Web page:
A Game Forgotten: Splinter Cell: Conviction

Besides being unusually high-profile, the first half of 2010 has been unusually busy. As such, we’ve endeavored to write a series of brief newspaper-style reviews (without scores) to highlight the games that might have been forgotten – particularly by those who might just be joining this generation – in favor of this holiday season’s blockbusters.

Sam Fisher – a man once inclined to stay in the shadows – is now a brutal, unforgiving and relentless killer. Not content with the ‘cup of tea and a crumpet’ method of interrogation, the ex-NSA (National Security Agency) employee wants answers, and for good reason – somebody killed his daughter. Now, he wants details.

Within seconds it’s obvious that Fisher – brilliantly voiced by Michael Ironside – isn’t quite the same man. This iteration, without the rules and regulations of Government holding him back, is willing to go to any lengths to get what he wants. As a result, Splinter Cell: Conviction is about aggressive stealth. Of course, Ubisoft’s seminal third-person ‘sneak-em-up’ used to be about defensive stealth – avoiding a small army of faceless, nameless armed guards. This time, however, the guards have returned – equally faceless, equally nameless – but Fisher, much to the enjoyment of gamers, is out to bloody a few noses.

Furthermore, it’s this aggressive, predatory approach informs the game’s mechanics. Mark and Execute, for example, lets you to ‘tag’ up to four foes (the number is dependant on your weapon of choice) and then, with a single press of a button, swiftly plant a bullet into the head of each target. This ability, arguably Fisher’s most lethal, is a privilege, though. For every close-quarters take down on a single target, the ability to mark is earned. Moreover, they become a resource: you could use them to dispatch the occupiers of a single room, or use them to strategically pick-off unwitting individuals. Be warned, though. If you have the option to mark four targets, and only choose to eliminate a single enemy, the remaining marks are immediately sacrificed – tagging won’t be available until after your next close-quarters take down.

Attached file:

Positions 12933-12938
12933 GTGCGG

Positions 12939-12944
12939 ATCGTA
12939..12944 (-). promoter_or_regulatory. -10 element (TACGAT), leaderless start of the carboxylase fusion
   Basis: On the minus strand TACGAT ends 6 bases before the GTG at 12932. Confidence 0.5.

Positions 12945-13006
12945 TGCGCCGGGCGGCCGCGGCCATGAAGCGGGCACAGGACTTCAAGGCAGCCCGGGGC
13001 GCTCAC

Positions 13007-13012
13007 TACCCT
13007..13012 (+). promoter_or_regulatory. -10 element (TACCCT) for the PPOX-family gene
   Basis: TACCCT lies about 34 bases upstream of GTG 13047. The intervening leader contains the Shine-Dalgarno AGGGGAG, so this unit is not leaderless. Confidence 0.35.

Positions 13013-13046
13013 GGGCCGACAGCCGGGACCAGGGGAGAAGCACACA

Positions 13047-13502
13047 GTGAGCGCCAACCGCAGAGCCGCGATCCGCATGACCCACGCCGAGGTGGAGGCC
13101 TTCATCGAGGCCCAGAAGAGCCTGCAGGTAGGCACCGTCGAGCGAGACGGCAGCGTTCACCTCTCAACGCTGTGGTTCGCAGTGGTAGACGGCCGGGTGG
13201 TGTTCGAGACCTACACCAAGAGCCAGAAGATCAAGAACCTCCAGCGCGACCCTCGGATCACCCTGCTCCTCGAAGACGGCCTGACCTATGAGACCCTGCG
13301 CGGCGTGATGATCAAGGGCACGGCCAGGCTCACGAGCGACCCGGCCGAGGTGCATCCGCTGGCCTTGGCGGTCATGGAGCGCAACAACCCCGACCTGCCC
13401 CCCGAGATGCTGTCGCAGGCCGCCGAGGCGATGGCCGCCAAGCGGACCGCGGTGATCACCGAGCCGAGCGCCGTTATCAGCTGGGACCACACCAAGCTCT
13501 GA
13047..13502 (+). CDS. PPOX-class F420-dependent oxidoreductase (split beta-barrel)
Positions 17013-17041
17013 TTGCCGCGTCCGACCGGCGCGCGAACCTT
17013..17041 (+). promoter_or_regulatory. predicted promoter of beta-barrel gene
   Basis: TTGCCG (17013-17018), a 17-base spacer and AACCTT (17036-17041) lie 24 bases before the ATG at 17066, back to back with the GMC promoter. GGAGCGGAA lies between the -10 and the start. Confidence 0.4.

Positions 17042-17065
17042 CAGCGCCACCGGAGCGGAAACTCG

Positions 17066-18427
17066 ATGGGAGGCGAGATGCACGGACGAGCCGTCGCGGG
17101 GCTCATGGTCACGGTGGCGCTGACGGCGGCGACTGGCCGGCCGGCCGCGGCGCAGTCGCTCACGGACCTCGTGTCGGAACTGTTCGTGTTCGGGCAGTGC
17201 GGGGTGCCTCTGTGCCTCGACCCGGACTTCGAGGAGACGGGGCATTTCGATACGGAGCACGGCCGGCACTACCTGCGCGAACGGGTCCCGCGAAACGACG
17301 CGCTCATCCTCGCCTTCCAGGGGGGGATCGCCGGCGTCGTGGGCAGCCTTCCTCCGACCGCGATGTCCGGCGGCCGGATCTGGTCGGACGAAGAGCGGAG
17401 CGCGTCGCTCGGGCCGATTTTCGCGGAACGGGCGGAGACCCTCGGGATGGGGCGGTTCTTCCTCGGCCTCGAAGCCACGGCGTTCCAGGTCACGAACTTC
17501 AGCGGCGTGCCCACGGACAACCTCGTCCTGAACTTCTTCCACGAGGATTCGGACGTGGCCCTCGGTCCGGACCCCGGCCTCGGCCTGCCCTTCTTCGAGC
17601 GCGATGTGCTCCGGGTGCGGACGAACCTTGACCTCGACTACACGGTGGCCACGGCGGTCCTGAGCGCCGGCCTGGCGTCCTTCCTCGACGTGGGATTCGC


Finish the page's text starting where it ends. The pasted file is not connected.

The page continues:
And that’s the most exciting aspect of Splinter Cell: Conviction. Sam’s tool set is expansive enough to accommodate almost any style of play. If anything, though, it’s hampered by the game’s brief, five-hour campaign. But, this is one component to an otherwise well-developed, fleshed-out package. In fact, it’s a package that, besides providing an enjoyable single player campaign, offers an entirely separately co-operative campaign, too. No rehashed content here, folks – both are unique, separate experiences both touting entirely exclusive content.

At times, influence from ‘revenge-porn’ cinema – particularly in the interrogation scenes – can be a little too obvious. Sam, once an interesting an compelling character in his own right, is perhaps too similar to Liam Neeson’s fatherly portrayal in ‘Taken’, or Matt Damon’s take on the amnesia-ridden assassin (the video game counter-part of which was also developed by Ubisoft). Regardless of whether or not you agree with this comparison, it’s difficult to argue against their influence.

If you walk into the experience expecting similar offerings to prior entries, the chances are you’ll be inconsolably disappointed. This isn’t the Splinter Cell, or the Sam Fisher of past, but a new, more volatile, more violent, and more action-oriented game. If developer Ubisoft Montreal sticks to its convictions – and is willing to introduce some aspects of old – Sam’s future looks to be encouraging one. And, as a gamer, that’s something you can’t not appreciate.

Correction: Bourne was developed by High Moon Studios and was published by Sierra Entertainment, not Ubisoft.

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